While it can be very helpful (and even sometimes necessary) for a Dissociative Identity Disorder system to be working with a therapist, working with the right therapist is critical. The wrong therapist can cause much more harm than good. The problems created by working with the wrong therapist can be very difficult to correct so it’s important to be cautious when selecting a therapist.
Unfortunately, amongst D.I.D. therapist, there is a tactic that greatly undermines a system’s ability to come together as a loving family. That tactic is when a therapist refuses to speak to any headmate except “the main part”.
While we personally believe that this tactic is unethical, some therapists use it all the same. If your system is considering working with a therapist that practices this, there are some things to be aware of.
WARNING AND DISCLAIMER
Because of the nature of D.I.D., it’s possible that something in this article could be triggering to your system. Please use caution and your best judgement when reading this article. Safety first!
Disclaimer: We are not doctors therapists, or mental health professionals. We’re just a bunch of alters that are speaking from personal experience to help other systems live their best lives.
Access To Limited Information
If a therapist won’t speak with other headmates in a system, they will only have access to a fraction of the system’s memory. While the alter they’re speaking with may know many things, they do not know everything. Especially when dissociative walls are raised in times of stress, the therapist will be unable to accurately identity issues.
By not speaking with other parts, the therapist will have a very inaccurate idea of what the overall body has been through. This leads to them making incorrect assumptions and giving unhelpful guidance.
In addition to having an inaccurate view of what is happening in the body’s internal and external life, speaking with only one alter brings up common issues caused by favoritism. By only getting one part’s side of the story, the therapist will be inclined to put more weight into what they are saying.
This is a big problem when it comes to system disagreements. This bias against the other alters is not only unfair, it’s counterproductive. The other alters in the system will quickly grow tired of having their opinions and struggles minimized in favor of the alter speaking with the therapist.
Favoritism is never supportive when you’re trying to build a team and it’s certainly not helpful when you’re trying to encourage a system to work together. In order for all alters to feel like they have equal say and responsibility in the system, they need to have equal access to the therapist helping with the healing.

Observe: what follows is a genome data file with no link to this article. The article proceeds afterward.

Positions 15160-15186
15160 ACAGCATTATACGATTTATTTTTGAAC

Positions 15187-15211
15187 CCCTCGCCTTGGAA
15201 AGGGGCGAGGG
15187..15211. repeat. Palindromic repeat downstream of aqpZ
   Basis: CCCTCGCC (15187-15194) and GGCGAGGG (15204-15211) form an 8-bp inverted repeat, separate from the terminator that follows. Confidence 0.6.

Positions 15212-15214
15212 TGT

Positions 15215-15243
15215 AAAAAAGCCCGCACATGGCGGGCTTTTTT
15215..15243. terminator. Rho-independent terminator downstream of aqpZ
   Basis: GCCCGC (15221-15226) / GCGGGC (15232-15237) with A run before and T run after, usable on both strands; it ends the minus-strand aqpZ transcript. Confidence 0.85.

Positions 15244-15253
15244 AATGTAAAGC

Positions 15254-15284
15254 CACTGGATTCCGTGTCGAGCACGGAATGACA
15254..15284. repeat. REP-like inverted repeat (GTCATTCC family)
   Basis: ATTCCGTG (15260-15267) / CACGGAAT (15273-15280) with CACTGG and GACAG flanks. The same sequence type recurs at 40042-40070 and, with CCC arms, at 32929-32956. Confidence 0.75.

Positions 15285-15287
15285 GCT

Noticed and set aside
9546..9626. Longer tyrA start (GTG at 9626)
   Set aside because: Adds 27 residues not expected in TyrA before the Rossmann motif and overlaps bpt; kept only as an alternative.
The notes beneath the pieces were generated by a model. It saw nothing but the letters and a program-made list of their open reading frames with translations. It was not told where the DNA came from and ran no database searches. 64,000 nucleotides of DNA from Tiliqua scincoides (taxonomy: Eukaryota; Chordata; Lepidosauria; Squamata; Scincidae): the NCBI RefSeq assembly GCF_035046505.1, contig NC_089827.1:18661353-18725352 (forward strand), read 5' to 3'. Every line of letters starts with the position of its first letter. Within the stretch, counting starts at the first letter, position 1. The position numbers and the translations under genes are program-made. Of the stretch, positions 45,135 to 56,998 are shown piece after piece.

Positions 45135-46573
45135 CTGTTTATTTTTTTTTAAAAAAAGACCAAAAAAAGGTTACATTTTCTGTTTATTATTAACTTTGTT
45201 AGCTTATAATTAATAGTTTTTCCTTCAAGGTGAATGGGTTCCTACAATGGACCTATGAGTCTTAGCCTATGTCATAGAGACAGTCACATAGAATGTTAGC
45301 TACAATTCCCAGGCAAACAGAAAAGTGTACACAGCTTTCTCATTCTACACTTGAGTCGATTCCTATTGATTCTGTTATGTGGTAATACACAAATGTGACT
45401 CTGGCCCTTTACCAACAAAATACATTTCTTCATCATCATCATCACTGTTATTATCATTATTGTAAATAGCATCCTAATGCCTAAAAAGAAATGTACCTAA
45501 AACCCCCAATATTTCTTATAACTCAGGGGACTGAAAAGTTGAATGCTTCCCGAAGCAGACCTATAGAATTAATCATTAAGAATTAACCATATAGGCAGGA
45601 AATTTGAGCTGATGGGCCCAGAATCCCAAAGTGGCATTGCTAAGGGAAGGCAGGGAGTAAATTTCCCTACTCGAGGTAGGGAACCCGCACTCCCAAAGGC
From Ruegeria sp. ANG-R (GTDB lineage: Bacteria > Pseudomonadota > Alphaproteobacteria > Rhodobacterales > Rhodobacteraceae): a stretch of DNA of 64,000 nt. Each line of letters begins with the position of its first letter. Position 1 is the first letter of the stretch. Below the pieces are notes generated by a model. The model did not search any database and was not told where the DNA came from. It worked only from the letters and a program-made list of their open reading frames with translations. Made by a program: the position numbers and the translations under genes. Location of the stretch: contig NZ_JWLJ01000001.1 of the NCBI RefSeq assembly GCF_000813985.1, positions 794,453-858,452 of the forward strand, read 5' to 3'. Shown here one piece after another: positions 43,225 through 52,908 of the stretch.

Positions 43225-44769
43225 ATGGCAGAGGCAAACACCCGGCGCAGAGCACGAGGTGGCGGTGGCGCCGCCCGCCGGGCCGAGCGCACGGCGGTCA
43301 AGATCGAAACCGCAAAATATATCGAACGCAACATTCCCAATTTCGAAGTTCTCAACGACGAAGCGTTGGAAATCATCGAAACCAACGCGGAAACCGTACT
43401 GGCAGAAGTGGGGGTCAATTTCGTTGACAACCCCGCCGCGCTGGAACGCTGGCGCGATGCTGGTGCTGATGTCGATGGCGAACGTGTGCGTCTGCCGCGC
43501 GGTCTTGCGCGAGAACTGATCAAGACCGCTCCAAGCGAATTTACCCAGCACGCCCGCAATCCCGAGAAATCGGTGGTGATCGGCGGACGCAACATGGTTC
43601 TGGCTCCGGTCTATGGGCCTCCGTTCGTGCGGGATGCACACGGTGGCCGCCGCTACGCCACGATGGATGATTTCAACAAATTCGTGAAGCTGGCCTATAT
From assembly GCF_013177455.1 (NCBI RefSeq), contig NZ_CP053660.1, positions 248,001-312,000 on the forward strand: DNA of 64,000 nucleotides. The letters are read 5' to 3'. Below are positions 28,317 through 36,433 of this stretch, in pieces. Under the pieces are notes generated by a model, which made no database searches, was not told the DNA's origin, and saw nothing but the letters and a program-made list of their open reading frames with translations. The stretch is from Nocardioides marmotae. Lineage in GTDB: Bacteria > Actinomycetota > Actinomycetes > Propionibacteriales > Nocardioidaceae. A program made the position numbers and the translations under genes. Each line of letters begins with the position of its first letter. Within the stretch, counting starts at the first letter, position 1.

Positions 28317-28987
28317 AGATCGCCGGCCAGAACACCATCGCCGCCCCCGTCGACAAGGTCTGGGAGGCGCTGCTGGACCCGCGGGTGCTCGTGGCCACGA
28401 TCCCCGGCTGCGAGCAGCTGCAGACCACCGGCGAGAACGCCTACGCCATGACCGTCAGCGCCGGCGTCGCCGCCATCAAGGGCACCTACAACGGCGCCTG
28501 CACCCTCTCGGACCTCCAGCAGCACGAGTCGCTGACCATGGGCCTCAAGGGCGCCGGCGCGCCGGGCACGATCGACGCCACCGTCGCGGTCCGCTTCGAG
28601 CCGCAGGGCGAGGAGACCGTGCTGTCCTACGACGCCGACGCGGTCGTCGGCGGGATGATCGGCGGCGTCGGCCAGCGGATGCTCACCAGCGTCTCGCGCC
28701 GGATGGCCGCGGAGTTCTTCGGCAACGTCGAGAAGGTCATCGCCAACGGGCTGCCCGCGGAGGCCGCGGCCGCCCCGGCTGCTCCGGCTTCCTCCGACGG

Similar to the issue of favoritism, another issue with this tactic is that it leads to every alter being diminished in comparison to the alter speaking with the therapist.
Any alter that has explained D.I.D. to someone knows that everyone’s knee jerk reaction is to believe that the speaking alter is somehow better or more important than the other alters. Even if you tell someone that you’re one of many alters, there’s still this underlying mistaken belief that if you’re speaking, you must be the “real” person.
This is absolutely not true and yet, therapists can easily fall into this same belief when they only ever speak with one alter. Eventually, the therapist will start to speak about the other alters as if they are “the main part’s parts”. Diminishing a majority of the headspace in this way is a recipe for disaster.
No one likes to be ignored, diminished, or put down and alters are no different. When an alter is treated this way, there will be issues. One issue is that they will act out. An ignored alter is far more likely to have issues with food, sleep, working, and self harm. They’ll feel forced to get attention in the only ways they know how.
Lowering an alter’s self esteem by refusing to speak with them will also cause some alters to question their purpose and value in life. An individual that believes life would be better off without them often turns to dark thoughts. This can get dangerous quick; especially if a system has already shown signs of struggling with suicidal ideation and self harm.
When not given equal respect, alters will likely turn to inward fighting. This may be due to the emotional stress caused by the situation or as an attempt to improve their situation. Either way, disrespecting alters by refusing to speak with them causes far more harm than good.
Now that your system knows why it’s important that every alter be allowed in therapy, what can your system do to make sure you’ve found a good therapist? Check out this article to learn traits of a good Dissociative Identity Disorder therapist. This post will help your system to spot a great therapist for you!